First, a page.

Louis Jucker‘s aesthetic oeuvre seems born out of a ceaseless entanglement with life’s transitory realities, particularly with the cyclical ebb and flow of places and things. Perhaps it’s no accident that suitcases—those transient vessels of memory and movement—have become his muse. No mere baggage, these second-hand containers represent the pliable nexus between nomadic existence and artistic expression. Herein lies the distinct beauty of “Suitcase Suite,” a 7-track LP released on Humus Records.
In his latest offering, Jucker invites us to ponder the restless instability of life—its impermanence encased within handcrafted suitcase instruments. These aren’t just audible manifestations; they are sonic vessels that transmit emotional residue and human fallibility. Culled from a journey that began in 2019 as a commissioned writing project by Nouvel Ensemble Contemporain (NEC), Jucker’s latest odyssey bridges the delta between intimate craftsmanship and collective harmony, all while refusing to kowtow to musical conventionalities.
“It’s a rather fragile and melancholic song to remember the abandoned houses and garages we once used as creative or living space…” — Louis Jucker, on his single “The House We Let Them Take”
The third single from the album, “The House We Let Them Take,” unfurls as an elegy to transient spaces and memories. Fashioned with a customized autoharp acquired from a second-hand shop, the song distills an intangible, emotional geography. Its essence lies in the old-sounding vocal tonality—born out of Jucker singing into inverted speakers—an effect that captures a nostalgia so tactile it almost hurts.
“Jucker crafts this emotionally potent offering using the programmable chords of an electrified autoharp, modified for a peculiar and personal sonic imprint. The instrument’s speakers double as microphones, lending his vocals an antiquated tone that imbues the narrative with a yearning for spaces and experiences lost to time.”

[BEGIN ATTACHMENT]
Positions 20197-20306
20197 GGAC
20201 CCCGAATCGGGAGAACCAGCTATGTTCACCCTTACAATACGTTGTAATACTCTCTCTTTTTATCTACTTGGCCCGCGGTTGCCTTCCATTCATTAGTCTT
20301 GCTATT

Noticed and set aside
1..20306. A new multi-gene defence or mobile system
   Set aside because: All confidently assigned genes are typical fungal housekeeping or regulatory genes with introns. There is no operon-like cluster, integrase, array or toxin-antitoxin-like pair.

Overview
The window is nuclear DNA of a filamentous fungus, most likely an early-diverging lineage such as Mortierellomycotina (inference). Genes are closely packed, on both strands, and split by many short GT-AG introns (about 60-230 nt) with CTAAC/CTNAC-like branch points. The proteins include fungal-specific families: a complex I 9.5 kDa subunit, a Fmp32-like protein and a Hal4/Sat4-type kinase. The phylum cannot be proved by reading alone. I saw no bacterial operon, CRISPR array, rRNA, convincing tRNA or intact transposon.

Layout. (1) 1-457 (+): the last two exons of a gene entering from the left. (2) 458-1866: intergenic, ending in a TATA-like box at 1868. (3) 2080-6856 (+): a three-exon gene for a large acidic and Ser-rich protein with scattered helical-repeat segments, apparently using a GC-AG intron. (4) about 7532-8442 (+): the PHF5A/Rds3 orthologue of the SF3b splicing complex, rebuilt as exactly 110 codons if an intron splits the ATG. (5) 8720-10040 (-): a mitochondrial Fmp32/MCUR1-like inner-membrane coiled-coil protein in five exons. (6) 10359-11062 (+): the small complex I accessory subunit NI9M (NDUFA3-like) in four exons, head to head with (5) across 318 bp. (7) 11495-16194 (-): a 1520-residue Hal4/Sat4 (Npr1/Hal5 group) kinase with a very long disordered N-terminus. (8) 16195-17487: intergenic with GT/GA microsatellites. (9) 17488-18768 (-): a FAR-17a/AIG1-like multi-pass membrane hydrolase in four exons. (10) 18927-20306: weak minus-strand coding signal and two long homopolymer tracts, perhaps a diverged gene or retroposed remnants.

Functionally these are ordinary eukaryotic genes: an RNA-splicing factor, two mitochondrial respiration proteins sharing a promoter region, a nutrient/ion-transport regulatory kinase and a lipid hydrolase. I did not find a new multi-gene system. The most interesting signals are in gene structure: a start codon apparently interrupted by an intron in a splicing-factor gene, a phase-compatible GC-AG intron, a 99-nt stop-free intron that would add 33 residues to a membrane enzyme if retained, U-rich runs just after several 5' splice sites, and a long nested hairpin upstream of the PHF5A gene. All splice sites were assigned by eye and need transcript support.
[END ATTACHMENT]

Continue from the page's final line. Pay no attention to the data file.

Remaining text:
Louis Jucker’s “Suitcase Suite” is a fabric of paradoxes—inviting other artists into an intensely personal sphere, melding meticulous craftsmanship with ‘happy accidents,’ and aligning mechanical distortion with poignant lyricism. It is precisely in this contrasting landscape that the album finds its unique resonance.
The project that took flight under a set of self-imposed conditions—such as the autonomy to construct all instruments, to perform alongside the orchestra, and to prolong the project beyond the commission’s confines—now exists as a musical body that defies categorization. The Swiss Music Prize winner of 2021 showcases a compelling relationship with time, as it took him four years to bring “Suitcase Suite” to fruition, but the result is neither forced nor contrived.
Jucker extends his pursuit of aural intimacy into other mediums and collective collaborations as well. Co-founder of Humus Records and the Mono Hobo association—a networking hub that encourages cross-disciplinary alliances—Louis Jucker is, at his core, a builder of communities and a cultivator of shared experiences, even as he navigates the ebbs and flows of life’s uncertainties.